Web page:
With the announcement of a TV series adaptation of the Percy Jackson and the Olympians series by Rick Riordan, now seems like a great time to look into the wide array of characters in these classic childhood stories.
Let’s see how these books compare with another of the most widely loved stories in young literature of the last few decades: the Harry Potter series by J.K. Rowling. Riordan’s earlier works, most notably the Percy Jackson books, aren’t as thoroughly riddled with diverse representation as much of the literature we can find today. However, Riordan’s works have become much more inclusive in recent years, whereas Rowling’s writing is still quite lacking.
The first of the Percy Jackson books, released in 2005, features characters that are mostly, if not all, white and presumably cisgender and heterosexual. However, Riordan still delved into some topics not often discussed: learning disabilities and neurodevelopmental disorders in youths. The books included characters with dyslexia, ADHD and traumatic and abusive pasts — a rarity in children’s literature at the time.
Following the success of these initial books, Riordan went on to publish multiple other series with the publisher Disney Hyperion. From there on, Riordan slowly began introducing more diversity into his characters.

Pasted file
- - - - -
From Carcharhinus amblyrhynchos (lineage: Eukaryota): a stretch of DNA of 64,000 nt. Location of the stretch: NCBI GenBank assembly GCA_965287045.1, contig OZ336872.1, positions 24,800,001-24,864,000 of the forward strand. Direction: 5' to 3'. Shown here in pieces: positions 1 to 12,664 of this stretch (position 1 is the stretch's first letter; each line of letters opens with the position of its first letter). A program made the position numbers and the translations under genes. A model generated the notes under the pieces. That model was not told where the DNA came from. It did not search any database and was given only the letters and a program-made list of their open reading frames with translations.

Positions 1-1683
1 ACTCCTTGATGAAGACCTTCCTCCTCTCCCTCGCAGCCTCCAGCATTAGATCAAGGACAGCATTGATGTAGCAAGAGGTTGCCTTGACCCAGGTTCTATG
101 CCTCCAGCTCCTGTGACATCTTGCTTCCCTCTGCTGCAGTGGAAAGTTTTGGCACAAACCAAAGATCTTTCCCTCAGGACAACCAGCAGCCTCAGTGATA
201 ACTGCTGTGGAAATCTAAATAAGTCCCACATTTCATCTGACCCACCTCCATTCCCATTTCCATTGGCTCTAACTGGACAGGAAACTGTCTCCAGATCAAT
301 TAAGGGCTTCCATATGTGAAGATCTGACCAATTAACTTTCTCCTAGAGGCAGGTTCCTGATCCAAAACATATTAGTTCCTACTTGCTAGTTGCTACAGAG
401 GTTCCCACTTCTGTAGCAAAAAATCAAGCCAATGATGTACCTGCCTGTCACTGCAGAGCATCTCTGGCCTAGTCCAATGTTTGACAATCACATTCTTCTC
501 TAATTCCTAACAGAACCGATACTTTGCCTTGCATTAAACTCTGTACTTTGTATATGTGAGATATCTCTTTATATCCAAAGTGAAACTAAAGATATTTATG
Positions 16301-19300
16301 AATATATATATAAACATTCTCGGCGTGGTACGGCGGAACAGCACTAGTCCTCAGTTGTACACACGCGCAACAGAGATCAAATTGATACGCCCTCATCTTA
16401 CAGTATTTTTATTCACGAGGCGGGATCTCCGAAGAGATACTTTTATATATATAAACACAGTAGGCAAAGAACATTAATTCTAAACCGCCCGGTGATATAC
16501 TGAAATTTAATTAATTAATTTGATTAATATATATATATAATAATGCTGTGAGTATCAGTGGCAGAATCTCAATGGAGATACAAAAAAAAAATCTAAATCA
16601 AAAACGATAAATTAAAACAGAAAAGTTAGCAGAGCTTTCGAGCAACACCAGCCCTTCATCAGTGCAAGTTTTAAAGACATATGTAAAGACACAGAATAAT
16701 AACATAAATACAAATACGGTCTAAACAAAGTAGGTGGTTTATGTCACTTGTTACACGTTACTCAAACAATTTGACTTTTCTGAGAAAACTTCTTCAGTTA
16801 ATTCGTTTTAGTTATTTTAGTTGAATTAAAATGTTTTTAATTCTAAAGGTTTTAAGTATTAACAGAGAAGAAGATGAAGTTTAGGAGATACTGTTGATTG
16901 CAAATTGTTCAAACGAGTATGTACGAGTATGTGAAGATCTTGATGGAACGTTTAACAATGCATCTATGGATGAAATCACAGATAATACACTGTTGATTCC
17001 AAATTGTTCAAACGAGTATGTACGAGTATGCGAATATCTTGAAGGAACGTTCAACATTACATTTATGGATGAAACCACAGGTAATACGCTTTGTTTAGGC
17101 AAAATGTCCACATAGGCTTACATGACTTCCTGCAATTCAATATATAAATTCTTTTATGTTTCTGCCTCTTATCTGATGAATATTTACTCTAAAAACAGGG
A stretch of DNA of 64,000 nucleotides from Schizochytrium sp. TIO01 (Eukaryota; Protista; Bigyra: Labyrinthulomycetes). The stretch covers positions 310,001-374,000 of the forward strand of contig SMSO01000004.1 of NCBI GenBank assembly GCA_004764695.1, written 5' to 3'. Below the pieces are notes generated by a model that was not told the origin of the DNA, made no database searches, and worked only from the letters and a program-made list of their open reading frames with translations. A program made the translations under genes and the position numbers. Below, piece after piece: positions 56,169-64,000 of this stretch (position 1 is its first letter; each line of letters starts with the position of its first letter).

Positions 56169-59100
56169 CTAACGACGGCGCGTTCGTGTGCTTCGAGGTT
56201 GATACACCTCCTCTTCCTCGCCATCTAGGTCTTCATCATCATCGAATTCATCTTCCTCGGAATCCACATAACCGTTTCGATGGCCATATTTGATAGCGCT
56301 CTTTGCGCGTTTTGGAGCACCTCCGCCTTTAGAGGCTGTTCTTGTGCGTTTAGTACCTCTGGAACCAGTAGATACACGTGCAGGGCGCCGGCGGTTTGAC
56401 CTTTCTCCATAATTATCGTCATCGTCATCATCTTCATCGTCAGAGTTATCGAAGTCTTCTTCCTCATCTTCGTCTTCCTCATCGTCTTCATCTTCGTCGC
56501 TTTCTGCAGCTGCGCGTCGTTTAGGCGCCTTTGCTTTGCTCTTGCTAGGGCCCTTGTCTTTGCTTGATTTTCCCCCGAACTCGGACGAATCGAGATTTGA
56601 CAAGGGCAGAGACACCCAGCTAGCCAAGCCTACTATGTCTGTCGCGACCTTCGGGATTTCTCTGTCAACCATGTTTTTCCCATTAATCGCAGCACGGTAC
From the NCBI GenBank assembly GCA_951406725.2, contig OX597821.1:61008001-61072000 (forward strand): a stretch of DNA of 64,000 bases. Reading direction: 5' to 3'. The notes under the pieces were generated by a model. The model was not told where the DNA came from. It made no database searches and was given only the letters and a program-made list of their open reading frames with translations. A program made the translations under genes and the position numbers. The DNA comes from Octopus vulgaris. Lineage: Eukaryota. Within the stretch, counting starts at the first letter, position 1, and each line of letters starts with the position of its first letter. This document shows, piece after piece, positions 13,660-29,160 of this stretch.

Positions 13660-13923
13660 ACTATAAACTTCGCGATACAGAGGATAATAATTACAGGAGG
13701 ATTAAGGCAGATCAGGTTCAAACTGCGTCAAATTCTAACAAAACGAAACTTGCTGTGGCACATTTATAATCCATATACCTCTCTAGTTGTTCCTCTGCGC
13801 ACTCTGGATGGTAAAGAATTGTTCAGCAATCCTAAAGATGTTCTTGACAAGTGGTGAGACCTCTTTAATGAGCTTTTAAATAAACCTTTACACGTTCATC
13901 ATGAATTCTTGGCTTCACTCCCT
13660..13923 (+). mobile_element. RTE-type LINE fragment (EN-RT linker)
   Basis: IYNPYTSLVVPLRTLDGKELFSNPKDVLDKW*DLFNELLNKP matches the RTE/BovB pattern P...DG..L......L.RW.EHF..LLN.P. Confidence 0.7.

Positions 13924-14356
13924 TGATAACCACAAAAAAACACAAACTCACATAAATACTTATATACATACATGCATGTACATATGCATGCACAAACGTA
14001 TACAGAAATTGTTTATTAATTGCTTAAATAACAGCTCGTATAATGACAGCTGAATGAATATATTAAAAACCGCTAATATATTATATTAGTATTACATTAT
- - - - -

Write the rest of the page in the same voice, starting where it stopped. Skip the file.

In the books he wrote following the Percy Jackson series, more of the main characters had different cultural and ethnic backgrounds. He also started introducing queer characters, with a greater diversity of gender identities appearing in his latest works.
Riordan’s portrayal of diversity is so effective because he weaves his character’s backgrounds and identities deep into the story, while ensuring that these traits do not come to solely define them.
On the other hand there is Harry Potter. The series was groundbreaking on many fronts, and is filled with great storytelling and fun characters. However, author J.K. Rowling did not include the same sort of diversity in her stories that Riordan does. While she does touch on classism, bullying and abusive households throughout the series, Rowling’s books are lacking in the variety of backgrounds and identities that make Riordan’s books a joy to read.
Harry Potter is lacking in racial, sexual and gender diversity, with some few exceptions that are questionable in their own right — such as the most visible Asian character being named Cho Chang.
Rowling has also come under fire for integrating diversity into her books only after the series was done, making it seem like it was only added as an afterthought. More recently, Rowling has expressed views widely condemned as transphobic.
For many children, books, movies and TV shows are some of their earliest teachers. Characters become their role models, and when a kid can look down at a page, or up at a screen, and see a character that looks or feels the way they do, it goes a long way towards building that kid’s self-confidence and helps validate their identity.
When children read Harry Potter, they read about kids who are heroes, but not always about kids like them. When children read Percy Jackson, they’re still reading about heroes, but they’re reading about heroes who have experienced trauma, abuse, who have disabilities, who come from all backgrounds and who identify in ways that are not always accepted by society.
When kids are able to see themselves reflected in the pages like this, it gives them an opportunity to start seeing and believing in their own magic.
Graphic: Anh Phan | Design Editor